Global warming could expose as many as a billion people to mosquito-borne diseases including dengue and Zika by 2080, says a new study that examined temperature changes on a monthly basis worldwide.
The study found that with the rise in temperature, dengue is expected to have a year-round transmission in the tropics and seasonal risks almost everywhere else. A greater intensity of infections is also predicted.
To understand, researchers from Georgetown University in the US looked at temperatures month by month to project the risks through 2050 and 2080.
While almost all of the world's population could be exposed at some point in the next 50 years, places like Europe, North America, and high elevations in the tropics that used to be too cold for the viruses will face new diseases like dengue.
On the other hand, in areas with the worst climate increase, including west Africa and southeast Asia, serious reductions are expected for the Aedes albopictus mosquito, most noticeably in southeast Asia and west Africa, revealed the study, published in the journal PLOS Neglected Tropical Diseases.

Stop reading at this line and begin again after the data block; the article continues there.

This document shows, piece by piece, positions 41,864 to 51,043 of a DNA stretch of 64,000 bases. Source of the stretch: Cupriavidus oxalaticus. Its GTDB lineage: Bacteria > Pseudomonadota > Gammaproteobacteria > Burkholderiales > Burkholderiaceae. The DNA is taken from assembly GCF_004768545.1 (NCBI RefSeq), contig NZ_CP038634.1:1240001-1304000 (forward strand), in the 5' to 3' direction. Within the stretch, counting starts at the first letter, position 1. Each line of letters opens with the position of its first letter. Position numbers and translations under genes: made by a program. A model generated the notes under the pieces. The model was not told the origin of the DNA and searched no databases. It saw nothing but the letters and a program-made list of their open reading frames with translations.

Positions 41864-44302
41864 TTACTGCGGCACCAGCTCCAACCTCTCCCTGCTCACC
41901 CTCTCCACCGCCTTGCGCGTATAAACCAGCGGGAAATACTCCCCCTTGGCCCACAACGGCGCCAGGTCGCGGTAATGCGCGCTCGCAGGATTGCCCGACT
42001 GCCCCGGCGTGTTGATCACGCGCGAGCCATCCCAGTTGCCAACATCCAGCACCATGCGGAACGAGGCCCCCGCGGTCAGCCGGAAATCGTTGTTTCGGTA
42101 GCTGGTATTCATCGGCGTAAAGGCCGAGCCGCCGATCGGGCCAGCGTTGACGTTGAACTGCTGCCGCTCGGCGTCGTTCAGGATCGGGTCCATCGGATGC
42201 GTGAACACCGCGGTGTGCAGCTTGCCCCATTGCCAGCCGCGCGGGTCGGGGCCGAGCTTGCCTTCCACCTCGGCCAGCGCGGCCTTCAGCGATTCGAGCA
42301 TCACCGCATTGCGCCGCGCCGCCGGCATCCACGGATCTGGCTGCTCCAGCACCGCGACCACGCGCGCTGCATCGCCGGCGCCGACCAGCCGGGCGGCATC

Both Aedes aegypti and Aedes albopictus mosquitoes can carry dengue, chikunguyna and Zika viruses, as well as at least a dozen other emerging diseases.
"Climate change is the largest and most comprehensive threat to global health security," said Colin J. Carlson, postdoctoral candidate in Georgetown University in the US.
"The risk of disease transmission is a serious problem, even over the next few decades," Carlson added.
Dengue is the fastest growing mosquito-borne disease across the world today, causing nearly 400 million infections every year, according to the World Health Organisation (WHO).
The 2018 data from the National Vector Borne Disease Control Programme (NVBDCP) and National Health Profile showed that cases of dengue increased 300 per cent -- from less than 60,000 cases in 2009, it increased to 188,401 in 2017.
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